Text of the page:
During the time of Marcos, while our country was experiencing advancement in terms of infrastructure (increase in government expenditure causing GDP to rise), the Philippines was also increasing its foreign debt. Since it is impossible to build roads, bridges, structures, etc, for a country with no capital. Duh.
Employment in the Philippines was not helping pay her debt, so Marcos saw exporting man labor to countries such as those in the Middle East (where oil was discovered) as temporary solution to this indebtedness. However as time went by, Filipinos saw the economic advantage of working abroad instead of here in the Philippines. It became a trend even after the Marcos’ regime that the Philippines had to set up a government agency that would protect the welfare and well-being of Filipino overseas workers. The Overseas Workers Welfare Administration (OWWA) is an attached agency of the Department of Labor and Employment (DOLE). It was becoming less of a temporary solution and more of a permanent solution for the economy of the country and the families the OFWs leave in the Philippines.
The thing about OFWs then and now is that it has been feminized. When I say this, I mean that the ratio of male to female coming out of the country is leaning towards the female rather than the male over time. Back in Marcos’ time, other countries lacked blue collar workers that we have as surplus. It is evident even today. When you walk in a supermarket, you’d notice that different from the cashier is a baggage person who is different from the one walking around putting things where they ought to be who is different from the one carrying stuff around. Sometimes, in public markets, you can even hire someone to carry what you buy for yourself for as cheap as P50. You get what I mean.
Why is it that migration of Filipinos has been feminized? The heads of the households, usually the father and the mother, from developing countries, such as Singapore, are pushed to becoming “professionals”. Not exactly professionals. Basta kailangan both have jobs. Good jobs para sabayan ang growing economy of their country. This required them to be at work even if they were mothers at home, even if they had kids to attend to. It is tiresome for them to do both productive and reproductive work (household work) at the same time that they hire someone to do the household work for them. Where can they get domestic care that is of quality and does not require too big a compensation? Of course from the trusty, doting, caring Filipinas.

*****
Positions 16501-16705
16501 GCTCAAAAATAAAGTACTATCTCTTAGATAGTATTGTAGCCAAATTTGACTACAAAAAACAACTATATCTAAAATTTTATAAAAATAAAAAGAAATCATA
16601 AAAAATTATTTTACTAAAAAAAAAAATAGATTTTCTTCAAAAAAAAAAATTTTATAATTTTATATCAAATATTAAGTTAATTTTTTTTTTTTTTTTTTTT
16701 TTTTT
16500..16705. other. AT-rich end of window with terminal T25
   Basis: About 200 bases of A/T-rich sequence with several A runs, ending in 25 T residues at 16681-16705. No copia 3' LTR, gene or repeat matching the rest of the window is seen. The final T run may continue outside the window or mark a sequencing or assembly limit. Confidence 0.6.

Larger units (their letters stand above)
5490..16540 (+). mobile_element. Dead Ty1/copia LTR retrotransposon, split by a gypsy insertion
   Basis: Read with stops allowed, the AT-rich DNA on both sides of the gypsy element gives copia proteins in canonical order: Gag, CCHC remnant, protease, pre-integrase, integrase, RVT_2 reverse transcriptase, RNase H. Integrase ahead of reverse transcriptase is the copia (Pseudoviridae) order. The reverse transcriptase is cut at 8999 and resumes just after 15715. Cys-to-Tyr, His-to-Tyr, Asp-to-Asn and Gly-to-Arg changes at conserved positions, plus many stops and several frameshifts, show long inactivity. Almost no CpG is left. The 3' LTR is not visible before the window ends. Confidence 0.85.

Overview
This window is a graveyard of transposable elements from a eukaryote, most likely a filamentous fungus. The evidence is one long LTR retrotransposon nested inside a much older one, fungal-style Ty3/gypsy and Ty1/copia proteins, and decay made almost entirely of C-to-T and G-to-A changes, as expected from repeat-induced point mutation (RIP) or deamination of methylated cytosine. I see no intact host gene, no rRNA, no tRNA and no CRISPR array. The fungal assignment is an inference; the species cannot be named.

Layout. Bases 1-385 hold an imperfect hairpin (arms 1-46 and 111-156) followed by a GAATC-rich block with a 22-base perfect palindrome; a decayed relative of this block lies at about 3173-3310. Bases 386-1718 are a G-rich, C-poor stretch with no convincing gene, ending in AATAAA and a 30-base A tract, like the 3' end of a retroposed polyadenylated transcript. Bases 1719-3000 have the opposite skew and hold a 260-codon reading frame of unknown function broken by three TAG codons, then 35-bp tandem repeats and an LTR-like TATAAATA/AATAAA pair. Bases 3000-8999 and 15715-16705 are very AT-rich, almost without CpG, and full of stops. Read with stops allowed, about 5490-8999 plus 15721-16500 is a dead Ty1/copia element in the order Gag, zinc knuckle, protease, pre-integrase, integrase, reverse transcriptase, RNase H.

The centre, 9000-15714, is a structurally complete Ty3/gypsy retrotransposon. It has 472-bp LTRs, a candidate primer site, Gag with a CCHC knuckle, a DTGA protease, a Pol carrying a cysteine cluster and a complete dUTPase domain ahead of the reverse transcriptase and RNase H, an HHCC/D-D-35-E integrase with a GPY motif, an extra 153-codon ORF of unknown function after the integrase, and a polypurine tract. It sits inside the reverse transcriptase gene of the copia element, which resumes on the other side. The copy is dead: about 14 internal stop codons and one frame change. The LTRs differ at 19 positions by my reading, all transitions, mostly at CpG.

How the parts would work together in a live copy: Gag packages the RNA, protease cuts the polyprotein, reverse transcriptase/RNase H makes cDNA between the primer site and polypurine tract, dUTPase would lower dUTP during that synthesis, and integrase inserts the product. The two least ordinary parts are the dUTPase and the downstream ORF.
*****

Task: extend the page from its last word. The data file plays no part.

It is what happened that even the film industry celebrates this phenomenon. We have movies like Anak, Dubai, The Caregiver, etc., to tell stories of what happens to lives of OFWs and the people around them. Why do Filipinas go abroad? Of course, they do it for the family. They want their children to have a better future. Only a few of the Filipino women go abroad for herself. Also, they realize that women can actually get paid for domestic jobs. They get paid for work they do every day at home that is usually overlook until they stop doing it. Until they are not there to do it. Even if they get the lowest rate of salary overseas, they can still send some to their family in the Philippines. The economic lives of their family have improved. It is not only that. The country also benefits from the money sent to the Philippines through remittances.
However, it is not always a good thing. Some families are left worse off. The mother being abroad loosens the bonds between the mother and child. They take care of children abroad while theirs are left at home yearning for their mother’s sweet caress. There are cases when this causes the children to become irresponsible or the father unfaithful. Oo, nakakapagpatayo nga ang iba ng magandang bahay matapos ang pagtatrabaho ng ilang taon abroad. Pero mayroong mas mahalagang bahay na maaaring mabuwag.
Do you not wonder whether these developing countries have been benefitting more from us than us from them? We allowed them to give their household work to us for them to be productive members of their society while we leave our country unsure of its path.
ESPANTA, Jereen Andrea